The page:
Seminar: Staking Your Claim On The Web, Part 1

LAS VEGAS — Hey, newbies: Seems there's more to building a successful Web business than simply buying a domain name and building a site — and this morning's audience of more than 250 got the traffic lowdown from some of the best in the business: Albert Lazarito of CECash and Silvercash; Jax Smith, CEO of SugarDVD; Lisa Weinberger of online marketing company Pearly Whites; and Jackie Strano, director of Web operations for Babeland.

Directing the discussion was moderator LAJ, VP of YNOT Network, who noted that marketing is "one of the single most important things that can make or break your business" — and also that he's even used his own hair as a branding tool.

"There are endless ways to brand yourself," he said.

Yep. branding is one of the most important activities a successful Web business can engage in — but Lazarito made the point that branding won't do much good if customers don't think they can trust the brand. That's why, even with 10 years in the business, Lazarito makes it a point to put in appearances at conventions to personally meet his affiliates and customers.

"It takes years and years to build a solid brand," agreed LAJ, "[but] it only takes one incident to kill it."

That's why Babeland has never outsourced its customer service or fulfillment functions, Strano declared, and why they keep close tabs on their customers' levels of satisfaction.

But while trust is important, both Strano and Weinberger put ease of navigation a close second, noting that all aspects of a site should fit together and support each other as parts of a whole.

Branding is only the beginning of marketing, though; there's also the problem of getting yourself known on the Web, and the panelists advised using everything from social networking sites to e-newsletters to being part of the blogging community — but all warned that if all you're going to post on blogs is meaningless noise and a link to your site — what LAJ referred to as "sigwhores" — you'd be better off keeping silent. Similarly, Smith also cautioned that participation in social networking sites requires "authentic interaction," noting that his early attempts at using those sites was unsuccessful because he hadn't yet learned that lesson.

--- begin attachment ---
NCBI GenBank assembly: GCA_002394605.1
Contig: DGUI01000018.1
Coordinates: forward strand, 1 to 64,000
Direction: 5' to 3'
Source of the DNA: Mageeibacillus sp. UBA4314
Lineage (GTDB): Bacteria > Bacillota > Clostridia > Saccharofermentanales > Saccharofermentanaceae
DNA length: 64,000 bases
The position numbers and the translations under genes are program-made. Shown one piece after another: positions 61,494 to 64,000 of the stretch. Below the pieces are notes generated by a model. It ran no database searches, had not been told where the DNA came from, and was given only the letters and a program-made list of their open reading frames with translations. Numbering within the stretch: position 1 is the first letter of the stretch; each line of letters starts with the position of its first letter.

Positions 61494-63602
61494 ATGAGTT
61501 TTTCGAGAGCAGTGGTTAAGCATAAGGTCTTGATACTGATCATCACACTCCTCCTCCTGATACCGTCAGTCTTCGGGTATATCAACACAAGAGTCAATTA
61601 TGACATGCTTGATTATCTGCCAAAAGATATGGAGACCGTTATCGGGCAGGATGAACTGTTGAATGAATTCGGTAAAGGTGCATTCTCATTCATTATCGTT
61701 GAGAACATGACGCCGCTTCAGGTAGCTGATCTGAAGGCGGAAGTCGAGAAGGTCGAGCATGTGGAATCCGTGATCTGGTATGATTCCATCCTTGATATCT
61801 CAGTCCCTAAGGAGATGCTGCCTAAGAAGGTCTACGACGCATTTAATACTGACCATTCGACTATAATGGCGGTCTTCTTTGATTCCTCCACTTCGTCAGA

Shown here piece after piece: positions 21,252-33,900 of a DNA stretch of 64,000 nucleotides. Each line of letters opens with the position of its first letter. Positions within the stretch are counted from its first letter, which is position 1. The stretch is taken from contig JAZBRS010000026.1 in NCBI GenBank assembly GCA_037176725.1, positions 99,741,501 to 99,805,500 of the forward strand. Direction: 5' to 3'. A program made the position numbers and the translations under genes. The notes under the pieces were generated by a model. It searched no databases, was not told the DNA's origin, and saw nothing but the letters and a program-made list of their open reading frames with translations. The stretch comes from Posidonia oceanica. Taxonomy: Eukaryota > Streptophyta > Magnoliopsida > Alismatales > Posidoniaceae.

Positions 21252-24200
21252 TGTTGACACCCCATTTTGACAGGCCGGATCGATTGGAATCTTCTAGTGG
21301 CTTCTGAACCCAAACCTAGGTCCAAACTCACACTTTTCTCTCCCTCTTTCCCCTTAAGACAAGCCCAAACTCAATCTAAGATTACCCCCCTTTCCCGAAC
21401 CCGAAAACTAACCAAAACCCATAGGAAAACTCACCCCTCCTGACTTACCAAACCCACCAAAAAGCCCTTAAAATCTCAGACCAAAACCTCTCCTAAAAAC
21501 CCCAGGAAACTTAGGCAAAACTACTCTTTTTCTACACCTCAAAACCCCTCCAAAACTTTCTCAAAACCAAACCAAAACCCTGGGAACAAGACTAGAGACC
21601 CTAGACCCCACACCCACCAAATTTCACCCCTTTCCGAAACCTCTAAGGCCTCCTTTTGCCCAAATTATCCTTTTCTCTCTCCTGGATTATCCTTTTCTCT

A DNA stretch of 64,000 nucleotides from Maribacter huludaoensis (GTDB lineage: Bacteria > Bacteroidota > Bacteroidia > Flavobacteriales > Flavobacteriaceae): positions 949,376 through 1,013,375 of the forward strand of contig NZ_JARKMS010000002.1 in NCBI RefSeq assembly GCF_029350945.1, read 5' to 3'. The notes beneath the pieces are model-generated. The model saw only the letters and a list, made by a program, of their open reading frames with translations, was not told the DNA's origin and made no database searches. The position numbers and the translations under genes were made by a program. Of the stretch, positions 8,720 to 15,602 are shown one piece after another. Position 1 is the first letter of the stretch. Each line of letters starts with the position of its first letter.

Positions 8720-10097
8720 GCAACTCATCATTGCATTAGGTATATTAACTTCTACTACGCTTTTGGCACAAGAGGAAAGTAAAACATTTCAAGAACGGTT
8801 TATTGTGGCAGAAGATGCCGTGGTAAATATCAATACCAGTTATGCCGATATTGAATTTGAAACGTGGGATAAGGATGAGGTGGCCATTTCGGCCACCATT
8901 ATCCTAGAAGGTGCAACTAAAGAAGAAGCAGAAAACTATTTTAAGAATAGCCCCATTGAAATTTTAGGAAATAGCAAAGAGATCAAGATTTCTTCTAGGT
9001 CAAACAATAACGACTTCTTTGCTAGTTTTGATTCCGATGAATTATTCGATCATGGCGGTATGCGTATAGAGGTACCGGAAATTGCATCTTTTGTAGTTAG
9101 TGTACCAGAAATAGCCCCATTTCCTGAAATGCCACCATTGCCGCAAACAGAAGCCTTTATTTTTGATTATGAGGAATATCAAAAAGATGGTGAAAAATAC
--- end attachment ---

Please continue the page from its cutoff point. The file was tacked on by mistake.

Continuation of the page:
Strano noted that the social networking sites can easily serve as a doorway to a company's main retail site, and can also serve as a source of email addresses — as can mining blog threads.

Another major topic was search engine optimization (SEO), and how difficult it can be to find the right keywords to elevate a company's presence in search results. Several of the panelists noted that their companies employ analysts whose job it is to figure out how customers will ask for their products, and tailor key words to bring their sites to the top of such search lists. Weinberger advised that every time new content is added to a site, a plan to embed certain key words in the text is a necessity.However, Strano added, simply adding multiple variations of the same key words don't fool the spiders; uniqueness counts.

All in all, it was a lively session, with  the panelists all interacting well with each other and spurring each other to provide more detailed information. It took more than a rudimentary knowledge of Web dynamics to follow the sometimes jargon-laden statements, but the audience seemed pleased with the insights being offered from the stage.